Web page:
Where alpha diversity focuses on community variation within acommunity (sample), beta diversity quantifies (dis-)similaritesbetween communities (samples). Some of the most popular beta diversitymeasures in microbiome research include Bray-Curtis index (forcompositional data), Jaccard index (for presence / absence data,ignoring abundance information), Aitchison distance (Euclideandistance for clr transformed abundances, aiming to avoid thecompositionality bias), and the Unifrac distances (that take intoaccount the phylogenetic tree information). Only some of the commonlyused beta diversity measures are actual distances; this is amathematically well-defined concept and many ecological beta diversitymeasures, such as Bray-Curtis index, are not proper distances.Therefore, the term dissimilarity or beta diversity is commonly used.
Alpha diversity, also sometimes interchangeably used with theterm species diversity, summarizes the distribution of speciesabundances in a given sample into a single number that depends onspecies richness and evenness. Diversity indices measure the overallcommunity heterogeneity. A number of ecological diversity measures areavailable. The Hill coefficient combines many standard indices into asingle equation that provides observed richness, inverse Simpson, andShannon diversity, and generalized diversity as special cases. Ingeneral, diversity increases together with increasing richness andevenness. Sometimes richness, phylogenetic diversity, evenness, dominance,and rarity are considered to be variants of alpha diversity.
Dominance indices are in general negatively correlated withdiversity, and sometimes used in ecological literature. Highdominance is obtained when one or few species have a high share ofthe total species abundance in the community.
Richness gives the number of features present within a community and can be calculated with estimateRichness. Each of the estimate diversity/richness/evenness/dominance functions adds the calculated measure(s) to the colData of the SummarizedExperiment under the given column name. Here, we calculate observed features as a measure of richness.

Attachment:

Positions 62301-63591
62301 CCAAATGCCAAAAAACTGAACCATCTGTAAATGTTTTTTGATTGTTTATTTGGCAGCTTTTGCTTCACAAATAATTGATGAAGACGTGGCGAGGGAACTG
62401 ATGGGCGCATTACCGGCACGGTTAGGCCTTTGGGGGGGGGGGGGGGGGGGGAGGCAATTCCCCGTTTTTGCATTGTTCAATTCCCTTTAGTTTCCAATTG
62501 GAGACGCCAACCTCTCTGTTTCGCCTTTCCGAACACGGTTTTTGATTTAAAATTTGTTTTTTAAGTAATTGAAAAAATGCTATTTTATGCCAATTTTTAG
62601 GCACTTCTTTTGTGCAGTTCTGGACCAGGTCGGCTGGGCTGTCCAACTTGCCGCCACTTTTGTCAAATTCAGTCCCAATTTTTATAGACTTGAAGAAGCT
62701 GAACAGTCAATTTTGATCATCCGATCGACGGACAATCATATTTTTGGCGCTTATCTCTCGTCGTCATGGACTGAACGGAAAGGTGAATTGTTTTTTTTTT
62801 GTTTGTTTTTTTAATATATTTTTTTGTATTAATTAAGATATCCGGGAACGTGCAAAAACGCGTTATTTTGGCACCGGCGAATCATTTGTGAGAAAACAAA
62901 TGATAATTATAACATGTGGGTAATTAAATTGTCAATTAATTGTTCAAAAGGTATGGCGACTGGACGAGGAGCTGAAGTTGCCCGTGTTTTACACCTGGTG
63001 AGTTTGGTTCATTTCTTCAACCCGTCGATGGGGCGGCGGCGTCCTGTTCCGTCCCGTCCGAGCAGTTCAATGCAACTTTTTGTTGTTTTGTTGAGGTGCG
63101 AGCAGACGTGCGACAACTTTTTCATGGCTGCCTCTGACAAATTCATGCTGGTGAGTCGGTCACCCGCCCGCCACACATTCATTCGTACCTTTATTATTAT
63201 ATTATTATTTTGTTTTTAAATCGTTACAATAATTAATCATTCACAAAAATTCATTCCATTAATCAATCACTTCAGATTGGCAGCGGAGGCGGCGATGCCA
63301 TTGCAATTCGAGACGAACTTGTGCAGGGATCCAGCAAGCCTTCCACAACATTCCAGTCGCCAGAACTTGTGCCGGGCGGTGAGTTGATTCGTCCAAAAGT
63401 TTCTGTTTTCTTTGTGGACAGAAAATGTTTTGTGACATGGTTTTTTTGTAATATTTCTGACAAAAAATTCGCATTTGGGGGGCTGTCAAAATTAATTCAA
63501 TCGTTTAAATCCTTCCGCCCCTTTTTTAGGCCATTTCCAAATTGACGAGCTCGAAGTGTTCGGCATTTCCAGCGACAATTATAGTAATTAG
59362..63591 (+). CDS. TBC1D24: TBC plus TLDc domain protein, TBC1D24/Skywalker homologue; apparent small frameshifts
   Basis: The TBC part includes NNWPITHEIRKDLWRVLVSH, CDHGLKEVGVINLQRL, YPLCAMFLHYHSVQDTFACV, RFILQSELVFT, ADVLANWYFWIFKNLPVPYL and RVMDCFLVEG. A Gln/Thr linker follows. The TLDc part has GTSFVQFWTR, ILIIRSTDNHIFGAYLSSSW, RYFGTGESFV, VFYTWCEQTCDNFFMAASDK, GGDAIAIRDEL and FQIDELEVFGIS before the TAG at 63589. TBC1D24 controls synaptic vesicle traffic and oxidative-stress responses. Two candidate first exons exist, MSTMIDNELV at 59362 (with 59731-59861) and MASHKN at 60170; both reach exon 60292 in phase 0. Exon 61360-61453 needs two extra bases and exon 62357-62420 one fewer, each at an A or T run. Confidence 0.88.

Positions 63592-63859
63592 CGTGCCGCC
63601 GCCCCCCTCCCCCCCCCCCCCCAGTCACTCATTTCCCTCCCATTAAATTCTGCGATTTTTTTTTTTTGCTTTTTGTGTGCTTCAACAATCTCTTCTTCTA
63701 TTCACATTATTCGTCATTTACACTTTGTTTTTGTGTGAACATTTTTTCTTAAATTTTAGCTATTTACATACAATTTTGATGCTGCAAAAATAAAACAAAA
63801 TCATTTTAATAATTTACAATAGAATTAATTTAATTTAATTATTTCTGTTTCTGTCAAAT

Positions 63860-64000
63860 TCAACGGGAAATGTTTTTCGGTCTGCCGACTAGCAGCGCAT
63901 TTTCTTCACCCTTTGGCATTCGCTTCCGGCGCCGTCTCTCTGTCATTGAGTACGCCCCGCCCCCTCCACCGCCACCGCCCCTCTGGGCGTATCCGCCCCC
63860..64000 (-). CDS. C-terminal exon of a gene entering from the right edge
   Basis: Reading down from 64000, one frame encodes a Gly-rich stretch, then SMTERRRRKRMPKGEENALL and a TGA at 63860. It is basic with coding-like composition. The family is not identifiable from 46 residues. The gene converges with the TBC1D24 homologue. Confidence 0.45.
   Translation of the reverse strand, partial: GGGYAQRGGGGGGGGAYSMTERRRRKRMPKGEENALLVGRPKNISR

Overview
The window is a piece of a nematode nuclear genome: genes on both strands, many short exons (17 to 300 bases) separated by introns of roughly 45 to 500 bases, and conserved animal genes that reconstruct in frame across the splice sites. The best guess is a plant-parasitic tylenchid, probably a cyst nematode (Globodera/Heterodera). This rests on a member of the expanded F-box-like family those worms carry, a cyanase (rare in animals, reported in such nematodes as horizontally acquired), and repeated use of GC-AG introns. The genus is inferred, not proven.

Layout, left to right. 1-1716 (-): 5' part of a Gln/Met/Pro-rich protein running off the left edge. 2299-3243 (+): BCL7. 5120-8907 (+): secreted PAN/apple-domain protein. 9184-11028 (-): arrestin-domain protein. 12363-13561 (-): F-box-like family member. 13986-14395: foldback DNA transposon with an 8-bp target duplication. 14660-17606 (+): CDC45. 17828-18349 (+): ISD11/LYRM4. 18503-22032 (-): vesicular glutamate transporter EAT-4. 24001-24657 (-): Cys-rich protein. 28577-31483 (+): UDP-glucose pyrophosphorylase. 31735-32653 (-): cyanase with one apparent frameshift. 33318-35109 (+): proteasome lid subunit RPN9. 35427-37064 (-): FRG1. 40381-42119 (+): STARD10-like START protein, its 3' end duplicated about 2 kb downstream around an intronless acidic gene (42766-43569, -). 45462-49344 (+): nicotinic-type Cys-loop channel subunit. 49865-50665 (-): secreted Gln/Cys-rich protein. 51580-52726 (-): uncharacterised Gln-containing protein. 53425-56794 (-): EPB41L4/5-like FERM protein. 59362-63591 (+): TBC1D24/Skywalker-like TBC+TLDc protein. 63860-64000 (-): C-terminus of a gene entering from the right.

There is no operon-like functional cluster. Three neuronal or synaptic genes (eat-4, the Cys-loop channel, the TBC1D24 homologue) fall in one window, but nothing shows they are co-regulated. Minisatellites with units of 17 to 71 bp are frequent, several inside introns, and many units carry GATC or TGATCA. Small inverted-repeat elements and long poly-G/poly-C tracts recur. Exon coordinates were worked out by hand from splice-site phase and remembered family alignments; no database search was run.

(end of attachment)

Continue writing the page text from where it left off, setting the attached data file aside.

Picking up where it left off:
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Hohndel noted that Kernel Summit pictures tend to contain only white males, buthe thinks we are making some progress on making the kernel community morerepresentative of the world we live in; \"is it improving\", he asked.Torvalds said that he thinks it is improving, but that the Kernel Summit isthe \"worst possible example\" because it mostly represents those who havebeen involved for 10-15 years. In the early days, Linux was mostlydeveloped in western Europe and the US, which makes the diversity at thesummit rather low.
Beyond geographic diversity, the number of women in the open sourcesoftware world is low, though Torvalds is not clear on why that is. It isgetting better through efforts by companies like Intel and organizationslike the Linux Foundation to help women get more involved so that thecommunity won't be so \"one-sided\". He noted that there were few Japanesekernel developers when the first Japan Linux Symposiums started, but thathas now changed. Japan (and Asia in general) are much better representedthese days.
I personally think that the reason the single-hierarchy method works is that it is an analogue of the physical world, where an object has one definite location. We've spent our lives learning about a world where the knife is in the drawer, in the kitchen, on the ground floor, in the house at number 42, on Sycamore street... Cultural diversity Posted May 31, 2013 10:37 UTC (Fri) by NAR (guest, #1313) [Link]
I might be flamed to death, but I can't stop showing this group picture from a midwifery conference. Has anybody ever heard complaints about the lack of gender-diversity in that profession I mean even the name of the profession is blatantly sexist... Cultural diversity Posted May 31, 2013 11:16 UTC (Fri) by xanni (subscriber, #361) [Link]
Real or virtual, men write 99.99% of the kernel code, not (as we can see from the history so far) - women. To me, trying to change this artificially seems to be a waste of time. Let the nature run it's course, i'd say. Cultural diversity Posted May 31, 2013 13:24 UTC (Fri) by mpr22 (subscriber, #60784) [Link]
However, if you can't make that connection then I'd suggest you hold forth on the topic less, because you're remarkably poorly informed. Cultural diversity Posted Jun 2, 2013 16:25 UTC (Sun) by smitty_one_each (subscriber, #28989) [Link]
If you insist on a straw-manning a request for evidence in this manner, then I may not be the one in need of help.>However, if you can't make that connection then I'd suggest you hold forth on the topic less, because you're remarkably poorly informed.Strawman *and* a \"'Shut up!' he explained.\" Good times.k8to, this is but one data point, so I'll resist forming the opinion that you're one who argues in bad faith. Cultural diversity Posted Jun 3, 2013 0:55 UTC (Mon) by k8to (subscriber, #15413) [Link]